Large lawns are highly sought by homeowners for many obvious reasons. Having one opens up for more opportunities to do things outdoors, from barbecues to tag football to simply sitting back and soaking in the scenery. However, one somewhat ironic aspect of possessing a vast amount of green space around a house is the amount of energy, resources, and environmental disruption is necessary to maintain them in most cases. Eco-friendly the average large lawn is not.
Today home gardeners are taking a second look at the way we garden, aiming to upgrade to more sustainable practices and bring our passion for gardening in line with our environmental principles. Leaving peat moss out of our gardens is one meaningful step we can take toward combating climate change.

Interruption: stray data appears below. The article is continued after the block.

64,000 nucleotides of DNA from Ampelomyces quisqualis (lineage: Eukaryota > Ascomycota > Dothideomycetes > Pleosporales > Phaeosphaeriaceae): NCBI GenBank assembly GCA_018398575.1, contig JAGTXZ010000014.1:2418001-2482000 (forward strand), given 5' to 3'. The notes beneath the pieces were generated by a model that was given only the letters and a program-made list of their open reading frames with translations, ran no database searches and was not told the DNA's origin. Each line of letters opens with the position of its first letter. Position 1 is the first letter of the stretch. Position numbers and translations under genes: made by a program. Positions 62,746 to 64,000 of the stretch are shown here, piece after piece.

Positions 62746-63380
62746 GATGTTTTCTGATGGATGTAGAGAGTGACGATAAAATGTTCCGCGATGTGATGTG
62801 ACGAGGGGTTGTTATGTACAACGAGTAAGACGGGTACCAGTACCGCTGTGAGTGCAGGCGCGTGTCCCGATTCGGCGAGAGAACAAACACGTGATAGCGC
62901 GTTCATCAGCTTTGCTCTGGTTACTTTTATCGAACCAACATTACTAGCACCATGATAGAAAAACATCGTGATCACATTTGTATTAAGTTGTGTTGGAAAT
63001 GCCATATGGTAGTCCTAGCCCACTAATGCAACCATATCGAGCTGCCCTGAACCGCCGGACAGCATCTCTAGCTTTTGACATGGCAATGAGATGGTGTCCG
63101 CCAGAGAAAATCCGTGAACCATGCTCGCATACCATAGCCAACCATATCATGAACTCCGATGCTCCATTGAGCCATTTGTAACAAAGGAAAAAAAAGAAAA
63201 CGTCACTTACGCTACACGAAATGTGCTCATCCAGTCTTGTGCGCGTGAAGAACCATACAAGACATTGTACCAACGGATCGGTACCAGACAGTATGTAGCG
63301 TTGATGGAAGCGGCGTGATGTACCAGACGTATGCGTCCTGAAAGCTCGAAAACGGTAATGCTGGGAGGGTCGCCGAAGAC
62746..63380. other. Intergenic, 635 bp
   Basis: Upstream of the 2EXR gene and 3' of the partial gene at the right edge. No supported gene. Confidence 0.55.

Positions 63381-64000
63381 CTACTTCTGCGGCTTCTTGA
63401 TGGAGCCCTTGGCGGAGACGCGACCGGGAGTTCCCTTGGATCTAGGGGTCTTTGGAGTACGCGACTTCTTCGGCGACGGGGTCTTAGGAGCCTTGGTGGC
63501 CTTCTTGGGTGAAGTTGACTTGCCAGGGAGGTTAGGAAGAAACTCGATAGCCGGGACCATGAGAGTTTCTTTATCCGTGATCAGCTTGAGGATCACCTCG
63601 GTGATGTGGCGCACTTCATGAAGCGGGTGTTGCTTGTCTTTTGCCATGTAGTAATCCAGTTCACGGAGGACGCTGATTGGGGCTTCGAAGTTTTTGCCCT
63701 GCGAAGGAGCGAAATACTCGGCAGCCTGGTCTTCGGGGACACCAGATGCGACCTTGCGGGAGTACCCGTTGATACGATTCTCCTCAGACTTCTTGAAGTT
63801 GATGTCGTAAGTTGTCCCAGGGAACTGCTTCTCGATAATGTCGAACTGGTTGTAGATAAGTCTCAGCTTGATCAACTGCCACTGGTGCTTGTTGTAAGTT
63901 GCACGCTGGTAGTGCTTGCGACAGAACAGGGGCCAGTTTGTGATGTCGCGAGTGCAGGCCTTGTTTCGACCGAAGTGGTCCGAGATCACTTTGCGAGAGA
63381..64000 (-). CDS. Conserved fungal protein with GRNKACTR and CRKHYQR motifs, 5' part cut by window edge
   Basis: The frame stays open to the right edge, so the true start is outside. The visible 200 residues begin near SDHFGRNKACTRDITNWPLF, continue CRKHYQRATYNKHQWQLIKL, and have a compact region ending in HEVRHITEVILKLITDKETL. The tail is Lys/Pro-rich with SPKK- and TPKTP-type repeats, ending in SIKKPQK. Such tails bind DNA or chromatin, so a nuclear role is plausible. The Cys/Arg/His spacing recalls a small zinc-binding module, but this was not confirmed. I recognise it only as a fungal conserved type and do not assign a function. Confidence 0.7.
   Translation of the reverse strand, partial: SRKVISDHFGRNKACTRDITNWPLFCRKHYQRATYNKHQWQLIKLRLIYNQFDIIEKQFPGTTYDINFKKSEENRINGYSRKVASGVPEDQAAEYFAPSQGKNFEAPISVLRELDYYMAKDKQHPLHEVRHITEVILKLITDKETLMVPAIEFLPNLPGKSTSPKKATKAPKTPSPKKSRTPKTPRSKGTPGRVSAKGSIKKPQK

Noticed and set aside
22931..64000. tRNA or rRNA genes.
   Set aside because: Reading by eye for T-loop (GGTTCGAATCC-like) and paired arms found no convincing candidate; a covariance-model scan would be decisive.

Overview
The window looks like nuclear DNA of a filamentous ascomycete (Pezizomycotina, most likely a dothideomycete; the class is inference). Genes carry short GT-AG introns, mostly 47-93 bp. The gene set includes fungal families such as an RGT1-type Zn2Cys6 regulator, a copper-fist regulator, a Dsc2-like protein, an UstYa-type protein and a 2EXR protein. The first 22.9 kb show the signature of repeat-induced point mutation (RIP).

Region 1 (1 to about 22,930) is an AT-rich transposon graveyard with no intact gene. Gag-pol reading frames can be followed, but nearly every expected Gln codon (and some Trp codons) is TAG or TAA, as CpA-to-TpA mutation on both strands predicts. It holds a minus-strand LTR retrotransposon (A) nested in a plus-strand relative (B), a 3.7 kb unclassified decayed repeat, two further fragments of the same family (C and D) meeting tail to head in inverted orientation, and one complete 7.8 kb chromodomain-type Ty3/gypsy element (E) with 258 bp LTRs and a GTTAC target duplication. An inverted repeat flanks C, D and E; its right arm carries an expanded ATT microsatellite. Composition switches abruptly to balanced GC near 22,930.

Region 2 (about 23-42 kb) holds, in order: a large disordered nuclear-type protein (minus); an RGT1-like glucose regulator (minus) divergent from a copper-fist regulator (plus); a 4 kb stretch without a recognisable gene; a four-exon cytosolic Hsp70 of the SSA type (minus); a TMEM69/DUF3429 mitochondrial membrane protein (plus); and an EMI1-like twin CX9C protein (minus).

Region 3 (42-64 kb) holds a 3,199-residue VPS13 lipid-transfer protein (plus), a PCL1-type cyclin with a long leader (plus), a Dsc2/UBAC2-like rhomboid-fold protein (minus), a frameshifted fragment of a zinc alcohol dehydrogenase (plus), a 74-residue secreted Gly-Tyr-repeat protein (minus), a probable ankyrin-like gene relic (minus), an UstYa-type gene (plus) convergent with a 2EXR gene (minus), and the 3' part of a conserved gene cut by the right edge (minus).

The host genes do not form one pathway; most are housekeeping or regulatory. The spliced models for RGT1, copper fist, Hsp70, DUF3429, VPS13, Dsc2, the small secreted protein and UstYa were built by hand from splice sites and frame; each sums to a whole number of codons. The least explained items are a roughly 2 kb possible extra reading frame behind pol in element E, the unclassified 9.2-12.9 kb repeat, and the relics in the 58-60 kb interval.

If you grew up gardening in the last century, you probably cherished peat moss as the next thing to Mom and apple pie. When my dad taught me to garden, he showed me how to dig bales of peat moss into the vegetable beds to improve the soil’s ability to hold air, water, and nutrients. Peat was the main ingredient in every growing medium I bought.
Environmental horticulturist Kim Eierman Launches Campaign to Help Bees and Pollinators with Home Gardening Practices
Piggybacking off the White House’s May release of the Pollinator Research Action Plan, environmental horticulturist Kim Eierman is launching a campaign to make American homeowners and gardeners aware of strategies they can implement in their own gardens and yards in support of pollinators. Eierman will speak about pollinators at workshops, classes and events across the country in the coming year, to spread her message.